Alex Salmond was acquitted of all criminal charges. On the most serious charge the verdict was Not Proven which results in acquittal but it is not, as some allege, a verdict of innocence but rather that the Jury did not accept there was adequate collaborative evidence to support a conviction. This unique verdict in Scottish law is an important verdict for Scottish juries to have available to them. I also know, from personal jury experience, it is sometimes the outcome when a jury cannot agree on a verdict of guilt or innocence. None of us though can know how the verdict was arrived at on this particular charge. The Jury of 15 was reduced by 2 departures to 13. The judge gave clear instructions that on each of the charges the jury must reach a verdict agreed by at least 8 jurors.
Alex Salmond was open and honest about his behaviour right from the start when he said “I am no angel but have not done anything criminal”. So he has been judged. That he was open about indulging in inappropriate behaviour was a crucial part of his defence. In the age of Me Too he has suffered reputational damage as The Times poll would seem to confirm.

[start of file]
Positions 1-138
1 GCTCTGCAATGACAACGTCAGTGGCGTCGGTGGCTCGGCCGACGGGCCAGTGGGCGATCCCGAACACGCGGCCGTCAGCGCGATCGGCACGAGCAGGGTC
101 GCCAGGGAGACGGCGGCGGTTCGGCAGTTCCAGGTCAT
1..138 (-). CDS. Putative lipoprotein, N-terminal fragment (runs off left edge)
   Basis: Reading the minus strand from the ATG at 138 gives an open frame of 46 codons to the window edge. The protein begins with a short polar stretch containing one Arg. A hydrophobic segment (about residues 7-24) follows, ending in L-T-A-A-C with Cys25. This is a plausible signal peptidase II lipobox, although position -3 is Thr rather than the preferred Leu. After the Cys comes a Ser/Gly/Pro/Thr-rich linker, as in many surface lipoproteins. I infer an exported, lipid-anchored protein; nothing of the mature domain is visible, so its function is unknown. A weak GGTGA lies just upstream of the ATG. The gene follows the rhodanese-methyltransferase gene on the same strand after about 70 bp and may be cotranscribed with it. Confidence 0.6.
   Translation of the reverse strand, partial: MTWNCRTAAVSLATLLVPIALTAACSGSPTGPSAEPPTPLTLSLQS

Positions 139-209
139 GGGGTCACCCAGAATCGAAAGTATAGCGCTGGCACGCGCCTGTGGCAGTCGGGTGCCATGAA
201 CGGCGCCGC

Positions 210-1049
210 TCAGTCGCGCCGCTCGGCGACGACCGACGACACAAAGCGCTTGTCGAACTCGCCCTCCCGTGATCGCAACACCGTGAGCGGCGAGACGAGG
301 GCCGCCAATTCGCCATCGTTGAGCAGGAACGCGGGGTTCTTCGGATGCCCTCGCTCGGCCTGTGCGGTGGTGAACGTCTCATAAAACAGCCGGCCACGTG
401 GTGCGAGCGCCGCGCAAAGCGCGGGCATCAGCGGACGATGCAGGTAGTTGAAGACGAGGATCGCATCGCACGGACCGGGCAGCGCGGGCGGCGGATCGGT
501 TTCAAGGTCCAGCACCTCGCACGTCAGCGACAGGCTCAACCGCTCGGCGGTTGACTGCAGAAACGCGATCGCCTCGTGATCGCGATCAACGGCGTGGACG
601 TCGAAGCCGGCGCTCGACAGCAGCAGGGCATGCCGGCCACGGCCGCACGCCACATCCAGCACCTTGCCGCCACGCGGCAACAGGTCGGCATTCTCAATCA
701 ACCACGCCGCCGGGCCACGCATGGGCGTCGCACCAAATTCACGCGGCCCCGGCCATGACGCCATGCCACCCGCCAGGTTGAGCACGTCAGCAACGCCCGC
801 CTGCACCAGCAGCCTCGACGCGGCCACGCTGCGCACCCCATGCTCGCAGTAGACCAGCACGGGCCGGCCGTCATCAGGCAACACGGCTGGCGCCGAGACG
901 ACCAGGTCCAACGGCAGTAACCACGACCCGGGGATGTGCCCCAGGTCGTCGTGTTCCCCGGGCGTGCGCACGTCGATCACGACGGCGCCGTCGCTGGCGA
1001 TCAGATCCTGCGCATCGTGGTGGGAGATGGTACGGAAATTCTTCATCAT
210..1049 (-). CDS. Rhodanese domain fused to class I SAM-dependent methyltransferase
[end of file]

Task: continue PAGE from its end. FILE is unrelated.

Understandably he has concerns about what he went though. The important thing for Alex Salmond to keep in mind are his own words “The dream will never die”. Of that he has ownership although he bequeathed the dream to all of us. That he has a future role in some form is not in doubt should he overcome the legacy of the trial to carve out a future role as an elder statesmen.
“But if it comes down to a choice between his personal reputation versus the fortunes of the SNP and the Independence movement, few with experience of the man would expect Salmond to pick the latter. He may yet bring the entire edifice down around him”Chris Deerin, New Statesman contributing editor (Scotland) 25 January 2019
It is to be hoped Deerin is wrong and Salmond seeks the role of elder statesman that past achievements indicate is within reach. He will never be forgiven should he destroy the dream bequeathed to us in his final minutes as as First Minister.